By Georgina Kay (Mash Media)
A few months ago, I attended an Event Huddle, which was something my lecturers have always encouraged attending since I was in first year. Now, I’m sat in the room of the event, in my final year of my events degree, feeling both a wave of nostalgia as fresher week begins, as well as anxiety, from the thought of networking as a final year student. Looking around the room I was shocked to know most of those in the room.
This Event Huddle consisted of a panel talking on the topic of ‘where the industry will find the next generation of event professionals’. The panel was varied and knowledgeable, with industry profs from UK Events (formally BVEP) who are leading on new event apprenticeships, an event recruiter, Event First Steps, and the host Kevin Jackson. However, quickly I realised that they were more from an event agency background; there was no one from the festival or exhibitions side of the industry. So, when I was asked by the organisers to give my thoughts, I thought I’d discuss what I’ve been thinking since I’d started as a placement student at Exhibition News and Mash Media.
Exhibitions is where it’s at!
I know it sounds ridiculous, but I would argue until the cows come home, that the exhibitions industry is the best top funnel for new people to enter the industry.
Exhibitions, and more importantly, exhibition organisers, have the most elements of event typology which includes, conference programmes, gala dinners, specialised host buyer programmes and niche event production. So, for newbie event professionals, it has a broad scope for learning new skills that can easily transition to the rest of the events industry.
If someone is interested in fashion, someone who dreams of working London Fashion Week events, it would be better for them to learn best practices at a exhibition organiser like Hyve, working on Spring Fair, where you can learn how to create an incredible event for the fashion industry. Most importantly, you would be able to see how exhibitor clients treat those that they work with, all without being an unpaid intern or a disgruntled assistant who only knows their products.
For instance, I’ve learned exactly which event companies I would and would never work with. As well as the entire scope of the exhibitions and events industry, while working at Mash Media.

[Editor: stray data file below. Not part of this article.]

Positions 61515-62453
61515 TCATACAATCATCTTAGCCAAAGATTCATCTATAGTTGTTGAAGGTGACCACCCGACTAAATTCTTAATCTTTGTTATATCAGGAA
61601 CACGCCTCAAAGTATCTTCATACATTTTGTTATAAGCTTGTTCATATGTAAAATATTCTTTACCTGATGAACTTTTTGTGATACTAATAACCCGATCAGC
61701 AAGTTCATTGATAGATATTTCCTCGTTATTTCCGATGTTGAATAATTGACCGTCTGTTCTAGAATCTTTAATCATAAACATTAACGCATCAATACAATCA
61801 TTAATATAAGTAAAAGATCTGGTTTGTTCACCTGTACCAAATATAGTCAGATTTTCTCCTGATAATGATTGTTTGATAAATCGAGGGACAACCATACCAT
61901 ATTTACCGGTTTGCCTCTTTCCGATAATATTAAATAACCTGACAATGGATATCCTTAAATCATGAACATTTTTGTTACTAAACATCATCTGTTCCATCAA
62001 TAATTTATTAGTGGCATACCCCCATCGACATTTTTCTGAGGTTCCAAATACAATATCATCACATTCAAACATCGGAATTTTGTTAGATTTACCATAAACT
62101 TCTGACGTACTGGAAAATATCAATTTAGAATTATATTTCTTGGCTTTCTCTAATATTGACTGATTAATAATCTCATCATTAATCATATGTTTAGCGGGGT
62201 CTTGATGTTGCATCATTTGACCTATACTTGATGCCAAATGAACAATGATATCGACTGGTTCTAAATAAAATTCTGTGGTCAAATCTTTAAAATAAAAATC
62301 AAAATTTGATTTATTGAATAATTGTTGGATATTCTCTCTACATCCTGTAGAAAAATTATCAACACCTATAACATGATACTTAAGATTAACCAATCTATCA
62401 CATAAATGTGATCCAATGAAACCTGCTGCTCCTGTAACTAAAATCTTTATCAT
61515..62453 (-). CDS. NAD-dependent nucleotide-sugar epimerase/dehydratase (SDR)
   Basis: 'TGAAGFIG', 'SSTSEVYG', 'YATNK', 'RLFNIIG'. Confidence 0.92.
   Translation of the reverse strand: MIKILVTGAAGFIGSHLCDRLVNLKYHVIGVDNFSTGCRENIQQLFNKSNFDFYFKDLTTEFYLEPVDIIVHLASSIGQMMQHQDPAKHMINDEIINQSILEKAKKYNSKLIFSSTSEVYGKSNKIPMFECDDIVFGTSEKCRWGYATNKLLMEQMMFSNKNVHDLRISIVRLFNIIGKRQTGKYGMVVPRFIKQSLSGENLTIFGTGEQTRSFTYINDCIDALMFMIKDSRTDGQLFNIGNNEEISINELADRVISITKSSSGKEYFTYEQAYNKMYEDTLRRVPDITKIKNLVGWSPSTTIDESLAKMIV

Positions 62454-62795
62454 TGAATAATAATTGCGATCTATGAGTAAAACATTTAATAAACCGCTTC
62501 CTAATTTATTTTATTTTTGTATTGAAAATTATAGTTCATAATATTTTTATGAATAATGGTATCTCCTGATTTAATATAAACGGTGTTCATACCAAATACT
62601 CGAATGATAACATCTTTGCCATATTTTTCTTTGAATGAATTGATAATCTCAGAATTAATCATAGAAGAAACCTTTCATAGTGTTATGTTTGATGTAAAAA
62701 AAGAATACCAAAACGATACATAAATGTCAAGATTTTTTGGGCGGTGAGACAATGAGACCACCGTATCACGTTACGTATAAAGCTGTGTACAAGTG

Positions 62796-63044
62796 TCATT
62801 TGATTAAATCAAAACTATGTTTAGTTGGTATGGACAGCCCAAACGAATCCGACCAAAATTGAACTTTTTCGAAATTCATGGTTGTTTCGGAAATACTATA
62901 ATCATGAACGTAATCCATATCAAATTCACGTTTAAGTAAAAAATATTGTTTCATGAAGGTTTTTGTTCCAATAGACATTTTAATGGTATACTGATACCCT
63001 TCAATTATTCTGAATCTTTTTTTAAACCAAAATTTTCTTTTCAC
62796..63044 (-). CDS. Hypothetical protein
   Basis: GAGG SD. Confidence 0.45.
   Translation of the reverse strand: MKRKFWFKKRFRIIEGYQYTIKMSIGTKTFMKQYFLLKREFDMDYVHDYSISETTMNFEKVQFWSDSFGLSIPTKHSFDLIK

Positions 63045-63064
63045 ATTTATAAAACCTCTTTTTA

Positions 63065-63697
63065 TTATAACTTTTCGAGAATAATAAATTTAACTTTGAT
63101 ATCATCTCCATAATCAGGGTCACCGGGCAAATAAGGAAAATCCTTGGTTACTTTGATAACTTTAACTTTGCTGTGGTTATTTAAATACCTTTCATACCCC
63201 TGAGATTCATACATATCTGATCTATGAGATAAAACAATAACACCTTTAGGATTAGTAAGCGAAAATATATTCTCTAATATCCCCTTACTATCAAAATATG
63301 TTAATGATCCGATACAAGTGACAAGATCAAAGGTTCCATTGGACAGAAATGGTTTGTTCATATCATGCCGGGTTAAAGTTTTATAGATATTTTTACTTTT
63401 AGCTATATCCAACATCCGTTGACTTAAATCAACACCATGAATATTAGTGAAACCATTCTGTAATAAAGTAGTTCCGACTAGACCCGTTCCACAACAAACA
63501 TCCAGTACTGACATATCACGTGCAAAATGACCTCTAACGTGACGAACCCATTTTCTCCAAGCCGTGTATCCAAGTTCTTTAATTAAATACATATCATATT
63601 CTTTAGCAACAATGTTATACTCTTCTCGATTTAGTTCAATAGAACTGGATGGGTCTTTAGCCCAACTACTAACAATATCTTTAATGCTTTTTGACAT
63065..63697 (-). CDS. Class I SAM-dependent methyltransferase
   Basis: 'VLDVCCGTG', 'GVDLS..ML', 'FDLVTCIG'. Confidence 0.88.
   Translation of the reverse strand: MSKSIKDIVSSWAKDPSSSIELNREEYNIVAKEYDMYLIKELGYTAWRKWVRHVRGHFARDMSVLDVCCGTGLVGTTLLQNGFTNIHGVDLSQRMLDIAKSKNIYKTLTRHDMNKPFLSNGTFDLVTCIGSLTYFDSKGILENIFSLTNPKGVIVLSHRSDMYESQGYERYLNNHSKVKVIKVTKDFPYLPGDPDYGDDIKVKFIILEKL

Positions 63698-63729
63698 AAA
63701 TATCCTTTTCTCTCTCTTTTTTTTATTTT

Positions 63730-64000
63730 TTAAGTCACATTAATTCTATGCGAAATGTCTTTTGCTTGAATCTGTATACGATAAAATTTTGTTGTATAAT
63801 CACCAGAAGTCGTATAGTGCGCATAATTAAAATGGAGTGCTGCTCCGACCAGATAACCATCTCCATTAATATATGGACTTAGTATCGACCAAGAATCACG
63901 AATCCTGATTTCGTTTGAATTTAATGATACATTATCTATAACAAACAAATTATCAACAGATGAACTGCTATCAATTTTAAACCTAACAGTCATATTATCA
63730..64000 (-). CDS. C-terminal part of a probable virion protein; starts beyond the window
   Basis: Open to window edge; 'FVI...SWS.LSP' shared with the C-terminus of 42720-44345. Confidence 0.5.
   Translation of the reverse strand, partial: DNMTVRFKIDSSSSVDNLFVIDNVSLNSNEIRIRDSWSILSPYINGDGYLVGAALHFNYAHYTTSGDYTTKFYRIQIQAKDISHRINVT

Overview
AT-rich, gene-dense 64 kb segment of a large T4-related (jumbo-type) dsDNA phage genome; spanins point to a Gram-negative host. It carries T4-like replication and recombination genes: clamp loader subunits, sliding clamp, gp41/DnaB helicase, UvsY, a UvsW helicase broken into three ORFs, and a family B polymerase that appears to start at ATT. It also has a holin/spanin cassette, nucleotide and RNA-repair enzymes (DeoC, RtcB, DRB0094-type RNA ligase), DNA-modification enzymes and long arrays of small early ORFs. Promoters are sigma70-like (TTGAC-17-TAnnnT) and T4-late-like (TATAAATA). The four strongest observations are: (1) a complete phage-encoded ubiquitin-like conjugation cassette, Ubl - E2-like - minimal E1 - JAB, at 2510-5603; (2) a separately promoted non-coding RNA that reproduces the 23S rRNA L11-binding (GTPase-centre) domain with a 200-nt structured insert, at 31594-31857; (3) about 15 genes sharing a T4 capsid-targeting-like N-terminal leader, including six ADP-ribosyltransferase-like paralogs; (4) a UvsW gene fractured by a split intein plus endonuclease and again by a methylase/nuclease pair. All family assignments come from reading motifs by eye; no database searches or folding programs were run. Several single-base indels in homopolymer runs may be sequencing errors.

From here, you can look at the stability of the event typology of exhibitions, and to get to know that best practice can be learned from well-established exhibition organisers like Montgomery Group, William Reed and CloserStill Media, as they all have all raised inspirational employees to create their very own independent shows, such as The Clean and Tidy Home Show, Translateable, and The National Running Show. This is the stability that young people crave coming into the industry, and this often inspires us to carve their own events.
I’ve also seen some incredible communities coming out of companies and training programmes like CloserStill Media and Easyfairs’ robust graduate schemes. This needs to be replicated throughout the industry, but focusing on these companies when looking at the exhibitions industry will be immensely helpful and as all of us have admirable advocates for the exhibitions industry.
I know that some incoming event professionals may not see the exhibitions industry as one of the most ‘exciting’ sectors of events. However, I promise it has its moments! If you work for a company like dmg events, Tarsus or Elite Exhibitions, you could be running exhibitions in Milan, LA, Singapore or Miami. Or if you’re more into tech, exhibitions have higher margins to experiment with innovations on the show floor. The magic of face-to-face is jam-packed into this compressed 2/3 day exhibition event, even with the rise of year-round communities who make a pilgrimage to events like The Allergy Shows, The Gin to my Tonic and International Confex.
Honestly, I have spent over a year in awe of the courage, resourcefulness, and damn right genius of the exhibitions industry and honestly, if we want to see how to secure, nurture and retain talent, we need to look here.
Add me on LinkedIn and DM me if you would like any more recommendations, or information regarding the exhibitions industry from the POV of a newly emerging events prof.
By Georgina Kay